Bank of Japan Governor Haruhiko Kuroda is due to step down in April after the longest stint at the helm of the central bank in its 140-year history. Kuroda has spearheaded the most ambitious monetary stimulus program of modern times, with measures that have turned the bank into the largest owner of stocks and government bonds in Japan and made it the last major anchor of ultra-low interest rates in the world. The BOJ’s first change of guard in a decade could have wide-reaching ripple effects in global financial markets if investors sense a potential change in that policy.
1. How will Kuroda’s successor be chosen?
Prime Minister Fumio Kishida makes the nomination and then seeks approval from both houses of parliament. Hours of hearings will take place soon after Kishida makes his call, but the ruling coalition’s obvious majority in both houses means his decision is unlikely to be blocked. It’s during those hearings, as lawmakers assess the candidate’s suitability for the post, that traders will get a picture of the would-be governor’s policy direction. After his nomination, Kuroda clearly indicated his intention to take quick easing action, without giving the specifics of what policy tools he would use.
2. What are the considerations for Kishida?
This choice of BOJ governor is likely to be one of the most important decisions of his premiership, offering him a chance to showcase a clear policy direction that shores up his leadership after falls in his public approval rating. Former Prime Minister Shinzo Abe used his selection of Kuroda in 2013 to demonstrate his determination to proceed with aggressive monetary easing, but Kishida is expected to play it safe by not changing the status quo too drastically. He may have to listen to opinions from senior members of his party whose views don’t necessarily match his due to his shrinking political capital, as public support falters and cabinet members are forced to quit over scandals. In October he unveiled a larger-than-expected economic package after he reportedly faced some pressure from within his Liberal Democratic Party to spend more. Ultimately, Kishida has a chance to change things, but may opt for whoever’s viewed as a safer pair of hands given his current circumstances.
3. When will the nomination come?
Kuroda’s term officially ends April 8, 2023, so the nomination usually comes early in the year to allow for hearings and avoid a vacuum. The regular parliamentary session starts in January. Around half of 48 BOJ watchers polled in October by Bloomberg expect the nomination to come in January or February. About a fifth said it would happen earlier, in December. Because the choice itself can move markets, the decision process is often kept highly secret. Local media clearly began to report that Kuroda was Abe’s choice less than a week before the official nomination was made on Feb. 28, 2013.
4. Who are the likely candidates?
The frontrunners at the moment are Deputy Governor Masayoshi Amamiya and former Deputy Governor Hiroshi Nakaso. If either is chosen, that means the position returns to a veteran central banker for the first time in a decade. Kuroda, a former finance ministry official, took over from long-time BOJ official Masaaki Shirakawa, whose stint was criticized by lawmakers, market players and corporate executives for repeatedly doing “too little, too late.” Picking either Amamiya or Nakaso would continue a loose tradition of alternating the post between a finance ministry official and an ex-central banker. Either way, given Kuroda has indicated policy adjustments are unlikely to come before the end of his tenure, investors are watching to see if a new governor may bring change. That could come in the form of tweaking the current framework or discarding Japan’s position as the last major central bank in the world to stick with negative rates. Either move might change a trend of weakness in the yen partly driven by Kuroda’s easing stance.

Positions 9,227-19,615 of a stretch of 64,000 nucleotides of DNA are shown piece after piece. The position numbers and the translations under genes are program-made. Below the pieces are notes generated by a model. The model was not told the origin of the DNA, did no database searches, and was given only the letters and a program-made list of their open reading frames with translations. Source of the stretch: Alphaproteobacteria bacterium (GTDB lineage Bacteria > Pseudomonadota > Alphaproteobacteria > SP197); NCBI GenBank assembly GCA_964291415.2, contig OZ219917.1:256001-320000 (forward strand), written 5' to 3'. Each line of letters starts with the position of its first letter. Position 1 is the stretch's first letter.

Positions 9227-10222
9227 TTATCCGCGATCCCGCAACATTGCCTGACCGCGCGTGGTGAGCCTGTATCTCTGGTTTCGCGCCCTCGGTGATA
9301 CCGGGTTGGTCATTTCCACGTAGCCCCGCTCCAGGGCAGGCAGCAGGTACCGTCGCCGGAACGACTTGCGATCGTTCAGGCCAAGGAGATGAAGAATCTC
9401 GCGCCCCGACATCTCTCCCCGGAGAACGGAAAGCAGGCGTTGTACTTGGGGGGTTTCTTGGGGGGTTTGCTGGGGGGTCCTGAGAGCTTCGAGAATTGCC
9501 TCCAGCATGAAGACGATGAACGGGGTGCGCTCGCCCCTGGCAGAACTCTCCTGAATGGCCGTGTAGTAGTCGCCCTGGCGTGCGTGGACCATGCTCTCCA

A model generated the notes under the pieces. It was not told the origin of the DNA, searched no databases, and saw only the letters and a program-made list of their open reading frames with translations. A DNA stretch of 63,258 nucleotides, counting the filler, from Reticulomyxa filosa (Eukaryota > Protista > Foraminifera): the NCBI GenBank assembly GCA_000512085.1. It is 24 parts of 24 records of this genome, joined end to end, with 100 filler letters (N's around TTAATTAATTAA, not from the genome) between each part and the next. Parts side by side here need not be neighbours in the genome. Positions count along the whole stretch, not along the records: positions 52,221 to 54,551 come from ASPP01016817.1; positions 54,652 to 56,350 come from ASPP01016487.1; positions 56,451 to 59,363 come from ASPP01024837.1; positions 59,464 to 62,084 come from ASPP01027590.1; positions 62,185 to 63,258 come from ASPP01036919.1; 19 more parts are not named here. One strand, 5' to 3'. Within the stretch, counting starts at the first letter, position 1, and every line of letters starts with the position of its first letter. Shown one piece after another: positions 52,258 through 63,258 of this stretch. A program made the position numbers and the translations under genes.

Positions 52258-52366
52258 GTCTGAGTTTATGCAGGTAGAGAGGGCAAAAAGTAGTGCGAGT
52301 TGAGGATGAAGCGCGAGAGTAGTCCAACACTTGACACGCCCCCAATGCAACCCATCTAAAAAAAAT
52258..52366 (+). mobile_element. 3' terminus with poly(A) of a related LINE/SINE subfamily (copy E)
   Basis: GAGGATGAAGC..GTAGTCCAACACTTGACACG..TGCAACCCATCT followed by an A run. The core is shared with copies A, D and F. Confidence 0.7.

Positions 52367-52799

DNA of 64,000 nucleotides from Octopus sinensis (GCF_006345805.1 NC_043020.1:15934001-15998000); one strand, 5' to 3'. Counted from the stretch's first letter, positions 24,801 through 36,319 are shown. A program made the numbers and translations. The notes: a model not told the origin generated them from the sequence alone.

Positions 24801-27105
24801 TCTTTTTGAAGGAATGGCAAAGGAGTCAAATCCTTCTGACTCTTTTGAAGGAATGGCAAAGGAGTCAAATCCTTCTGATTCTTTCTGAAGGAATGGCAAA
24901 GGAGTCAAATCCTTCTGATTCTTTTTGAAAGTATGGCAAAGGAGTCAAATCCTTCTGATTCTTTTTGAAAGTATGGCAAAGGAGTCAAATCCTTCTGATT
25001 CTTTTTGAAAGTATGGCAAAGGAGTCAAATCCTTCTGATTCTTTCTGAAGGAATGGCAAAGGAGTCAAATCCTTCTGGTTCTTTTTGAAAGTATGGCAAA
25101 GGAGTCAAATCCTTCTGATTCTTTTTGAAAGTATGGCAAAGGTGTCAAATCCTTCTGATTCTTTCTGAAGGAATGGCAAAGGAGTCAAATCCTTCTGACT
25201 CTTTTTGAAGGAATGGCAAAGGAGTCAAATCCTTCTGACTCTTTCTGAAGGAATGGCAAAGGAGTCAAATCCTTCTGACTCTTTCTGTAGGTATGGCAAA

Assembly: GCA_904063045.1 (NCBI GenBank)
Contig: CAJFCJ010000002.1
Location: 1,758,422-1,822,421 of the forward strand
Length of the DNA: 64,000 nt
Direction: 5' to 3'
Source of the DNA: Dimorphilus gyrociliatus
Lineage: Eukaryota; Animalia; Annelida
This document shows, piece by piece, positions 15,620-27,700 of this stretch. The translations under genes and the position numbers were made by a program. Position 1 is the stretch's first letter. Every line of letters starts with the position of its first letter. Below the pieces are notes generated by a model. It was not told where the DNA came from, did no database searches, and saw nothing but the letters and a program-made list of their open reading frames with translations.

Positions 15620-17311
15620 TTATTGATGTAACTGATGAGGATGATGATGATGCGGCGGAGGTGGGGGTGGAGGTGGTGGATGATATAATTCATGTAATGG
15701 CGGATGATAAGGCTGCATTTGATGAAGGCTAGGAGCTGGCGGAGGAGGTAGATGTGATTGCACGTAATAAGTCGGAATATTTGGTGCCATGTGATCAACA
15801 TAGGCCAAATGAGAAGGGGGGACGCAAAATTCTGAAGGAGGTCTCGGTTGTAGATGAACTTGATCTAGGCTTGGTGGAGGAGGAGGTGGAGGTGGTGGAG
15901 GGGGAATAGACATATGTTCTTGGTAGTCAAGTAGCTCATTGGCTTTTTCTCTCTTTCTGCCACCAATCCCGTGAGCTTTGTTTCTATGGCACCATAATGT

5. Are any female candidates on the radar?
Economists see Yuri Okina, a former BOJ official and the chair of the Japan Research Institute, as a top contender to take one of the two deputy positions. The BOJ has never had a female governor or deputy, making it an outlier on diversity as well as monetary policy. The Federal Reserve has already had Chair Janet Yellen, while President Christine Lagarde currently helms the European Central Bank. The BOJ ranked 142nd among central banks on an index of gender equality this year.
More details on candidates can be found here.
6. Are the deputy governors picked in the same way?
Yes. Kishida will probably nominate two candidates to replace Amamiya and Masazumi Wakatabe, whose terms both end on March 19. One factor to watch is the balance within the top three positions. It’ll work out nicely for the BOJ if Kishida fills two of the positions with current or former central bank officials as it consolidates power among insiders, making for a smoother transition of the top brass. However, the BOJ leadership usually includes a former finance ministry official, a private sector economist or an academic.
• A Bloomberg story on Kuroda’s determination to keep easing until stable inflation is achieved.
• A Bloomberg survey of BOJ watchers asking who is going to be the next governor and deputies.
• Japan’s key price measure is showing the highest level of inflation in four decades, making the BOJ’s task of communicating the need for monetary easing more challenging.
• Bloomberg Economics shares its view on candidates for the next BOJ governor.
• A Bloomberg article on Kishida’s deepening political struggle.
More stories like this are available on bloomberg.com
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